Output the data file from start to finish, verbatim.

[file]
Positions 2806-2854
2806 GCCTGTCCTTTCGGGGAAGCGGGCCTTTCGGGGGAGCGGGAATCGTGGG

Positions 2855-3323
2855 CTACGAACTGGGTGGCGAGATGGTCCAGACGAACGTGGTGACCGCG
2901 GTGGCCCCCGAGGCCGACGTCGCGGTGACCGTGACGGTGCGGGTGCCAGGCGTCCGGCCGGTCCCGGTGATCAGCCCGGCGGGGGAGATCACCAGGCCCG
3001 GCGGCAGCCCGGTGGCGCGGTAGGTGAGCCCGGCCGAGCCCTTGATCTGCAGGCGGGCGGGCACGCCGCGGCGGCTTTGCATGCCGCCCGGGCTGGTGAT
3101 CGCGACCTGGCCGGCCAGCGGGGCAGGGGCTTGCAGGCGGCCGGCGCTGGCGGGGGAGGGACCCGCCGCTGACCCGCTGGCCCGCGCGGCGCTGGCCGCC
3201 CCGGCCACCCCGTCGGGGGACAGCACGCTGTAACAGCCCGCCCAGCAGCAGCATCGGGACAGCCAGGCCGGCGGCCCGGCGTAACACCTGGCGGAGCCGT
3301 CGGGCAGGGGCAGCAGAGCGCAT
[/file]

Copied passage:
Positions 2806-2854
2806 GCCTGTCCTTTCGGGGAAGCGGGCCTTTCGGGGGAGCGGGAATCGTGGG

Positions 2855-3323
2855 CTACGAACTGGGTGGCGAGATGGTCCAGACGAACGTGGTGACCGCG
2901 GTGGCCCCCGAGGCCGACGTCGCGGTGACCGTGACGGTGCGGGTGCCAGGCGTCCGGCCGGTCCCGGTGATCAGCCCGGCGGGGGAGATCACCAGGCCCG
3001 GCGGCAGCCCGGTGGCGCGGTAGGTGAGCCCGGCCGAGCCCTTGATCTGCAGGCGGGCGGGCACGCCGCGGCGGCTTTGCATGCCGCCCGGGCTGGTGAT
3101 CGCGACCTGGCCGGCCAGCGGGGCAGGGGCTTGCAGGCGGCCGGCGCTGGCGGGGGAGGGACCCGCCGCTGACCCGCTGGCCCGCGCGGCGCTGGCCGCC
3201 CCGGCCACCCCGTCGGGGGACAGCACGCTGTAACAGCCCGCCCAGCAGCAGCATCGGGACAGCCAGGCCGGCGGCCCGGCGTAACACCTGGCGGAGCCGT
3301 CGGGCAGGGGCAGCAGAGCGCAT